MONTREAL – Almost lost in Alex Ovechkin’s recent goal-scoring tear is the play of Nicklas Backstrom, the Washington Capitals centre who has quietly been feeding Ovechkin the puck.
While Ovechkin was piling up 16 goals in a 14-game stretch starting on March 14, Backstrom has been just as hot with three goals and 16 assists.
“Our whole line is playing good,” the 25-year-old Swede said as the Capitals prepared to face the Montreal Canadiens on Tuesday night. “We’re creating more opportunities than before.”
It has taken time for the pairing to hit its stride this season as it adjusted to new coach Adam Oates’ system, and to Ovechkin being moved from left to right wing. Marcus Johansson is now on the left side.
For the past month, both players have been as productive as they were in their best years. Ovechkin won Hart trophies as the league’s most valuable player in 2008 and 2009, while Backstrom piled up 101 points in 2009-10.
Ovechkin, a four-time 100-point player, tumbled to only 65 points last season. It may have been because he had become predictable as a left-winger, or perhaps because he couldn’t fit into former coach Dale Hunter’s defensive style.
But it may also have had to do with Backstrom missing 40 games. The slick centre was knocked for a loop by an open-ice elbow by Calgary Flames forward Rene Bourque on Jan. 3, 2012, and suffered a concussion. Bourque was traded nine days later to Montreal and played against the Caps late last season.
Backstrom still ended up with 44 points in 42 games, but it took a while to get back to top form after the hit.
“It did, to be honest with you,” he said. “It’s always tough when you have a concussion.
“You hear so many stories about if you get hit again it can make your career tougher. Obviously you don’t want to see that happen. It took a while last year.”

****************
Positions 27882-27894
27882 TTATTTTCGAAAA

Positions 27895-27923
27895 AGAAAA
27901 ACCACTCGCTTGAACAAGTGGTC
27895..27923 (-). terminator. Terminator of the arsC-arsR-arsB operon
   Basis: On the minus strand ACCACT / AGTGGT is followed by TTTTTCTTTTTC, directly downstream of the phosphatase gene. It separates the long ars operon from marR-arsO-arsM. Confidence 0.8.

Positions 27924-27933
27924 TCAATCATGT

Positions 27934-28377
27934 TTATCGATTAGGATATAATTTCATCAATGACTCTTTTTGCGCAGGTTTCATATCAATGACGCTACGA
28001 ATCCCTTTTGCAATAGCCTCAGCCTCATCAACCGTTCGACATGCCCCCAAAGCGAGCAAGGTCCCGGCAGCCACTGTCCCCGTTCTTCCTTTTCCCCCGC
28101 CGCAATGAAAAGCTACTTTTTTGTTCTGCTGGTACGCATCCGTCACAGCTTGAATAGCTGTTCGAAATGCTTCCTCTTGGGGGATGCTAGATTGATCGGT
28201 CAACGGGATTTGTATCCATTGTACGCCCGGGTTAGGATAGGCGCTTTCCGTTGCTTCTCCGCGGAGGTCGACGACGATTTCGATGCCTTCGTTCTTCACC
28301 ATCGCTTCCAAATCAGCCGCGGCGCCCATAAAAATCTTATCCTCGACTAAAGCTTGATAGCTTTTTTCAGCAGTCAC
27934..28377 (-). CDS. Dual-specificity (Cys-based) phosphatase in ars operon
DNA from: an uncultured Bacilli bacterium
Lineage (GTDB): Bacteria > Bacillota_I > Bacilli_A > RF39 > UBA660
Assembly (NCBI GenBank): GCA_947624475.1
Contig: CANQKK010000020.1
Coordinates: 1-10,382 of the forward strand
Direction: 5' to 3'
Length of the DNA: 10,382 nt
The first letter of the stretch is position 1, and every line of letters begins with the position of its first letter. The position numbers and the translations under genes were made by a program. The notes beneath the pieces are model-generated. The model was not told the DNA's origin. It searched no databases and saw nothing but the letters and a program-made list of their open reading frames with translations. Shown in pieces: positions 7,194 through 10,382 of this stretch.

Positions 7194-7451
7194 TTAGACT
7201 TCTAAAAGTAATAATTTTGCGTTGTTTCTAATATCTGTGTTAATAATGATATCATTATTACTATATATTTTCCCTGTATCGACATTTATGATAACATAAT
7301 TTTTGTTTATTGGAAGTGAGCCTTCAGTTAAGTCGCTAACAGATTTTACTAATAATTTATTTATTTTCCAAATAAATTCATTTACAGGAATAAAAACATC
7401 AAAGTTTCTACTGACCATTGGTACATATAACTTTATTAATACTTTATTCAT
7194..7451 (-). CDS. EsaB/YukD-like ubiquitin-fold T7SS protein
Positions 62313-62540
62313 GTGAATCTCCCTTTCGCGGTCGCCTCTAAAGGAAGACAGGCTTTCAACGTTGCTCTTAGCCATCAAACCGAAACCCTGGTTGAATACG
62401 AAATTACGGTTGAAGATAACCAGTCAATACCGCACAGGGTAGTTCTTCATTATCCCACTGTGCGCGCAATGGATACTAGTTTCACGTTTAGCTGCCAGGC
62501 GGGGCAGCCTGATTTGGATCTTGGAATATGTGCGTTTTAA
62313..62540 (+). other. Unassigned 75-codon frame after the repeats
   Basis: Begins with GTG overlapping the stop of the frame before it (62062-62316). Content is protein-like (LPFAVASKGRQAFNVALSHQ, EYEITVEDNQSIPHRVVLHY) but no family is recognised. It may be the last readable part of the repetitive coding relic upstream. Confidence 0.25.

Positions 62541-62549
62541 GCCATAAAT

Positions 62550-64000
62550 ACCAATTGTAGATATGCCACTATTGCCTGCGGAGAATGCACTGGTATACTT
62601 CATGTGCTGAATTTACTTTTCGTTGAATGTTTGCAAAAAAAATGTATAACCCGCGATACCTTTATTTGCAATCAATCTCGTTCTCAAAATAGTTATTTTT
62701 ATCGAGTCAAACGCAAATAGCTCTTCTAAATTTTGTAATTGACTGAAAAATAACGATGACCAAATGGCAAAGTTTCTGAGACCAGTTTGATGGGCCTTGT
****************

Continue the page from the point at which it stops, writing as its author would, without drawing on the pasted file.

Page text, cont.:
There were fears he had suffered another concussion when he was hit into the boards in December while playing for Dynamo Moscow during the NHL lockout, but it turned out to be a neck injury.
Still, his start was as slow as anyone on Washington as the Capitals began the lockout-shortened campaign 2-8-1. They looked to have no shot at making the playoffs until their recent spurt put them into top sport in the Southwest Division.
Now, everything is coming together.
“We’re playing with a different intensity now,” Backstrom said. “And me and Marcus are playing with a good goal scorer. He puts it in the net.”
Ovechkin has certainly been doing that. With 25 goals in the first 39 games, he would be on pace for a fifth season of 50-plus goals.
“I have a good relationship with Oatsie,” said Ovechkin. “I feel trust and I just want to go out and play hockey. That was missing last year and right now it’s back.”
If anyone understands gifted players like Backstrom and Ovechkin it would be Oates, who was an elite passer a hockey generation ago in deadly one-two punches with Brett Hull in St. Louis and with Cam Neely in Boston.
“The most important thing is he understands the situation I am in, the situation (Backstrom) is in, and he gives us that opportunity to show what we can do out there,” added Ovechkin. “I don’t think we had that kind of opportunity last year.
“I’m just talking personally from last year, but again, I feel pretty good right now and I’m happy.”
Oates said he talked to Ovechkin last summer about how he played with Hull and let him know that he understands the 27-year-old Russian’s role and importance to the team.
But Oates added: “I don’t know if it’s anything I did. He’s playing well, his linemates are playing really good, our power play’s clicked. He’s got confidence. Putting him on right wing, our goal was to get him more touches on the puck and I think that’s happening for him. Because of that, he’s involved in the game more.”
Ovechkin is now in a hot battle with Tampa Bay’s Steven Stamkos for the Rocket Richard Trophy as the league’s top goal-scorer, and perhaps for a third Hart Trophy.
There has been some debate on whether Ovechkin deserves consideration because most of his goals have come against teams not in a playoff position. Then again, in the Southeast, there are lots of games against non-playoff teams.
Backstrom said that shouldn’t be considered.
“It doesn’t matter who you play, the NHL is the best league in the world and it’s going to be tough games every night,” he said. “I don’t know if I buy that.”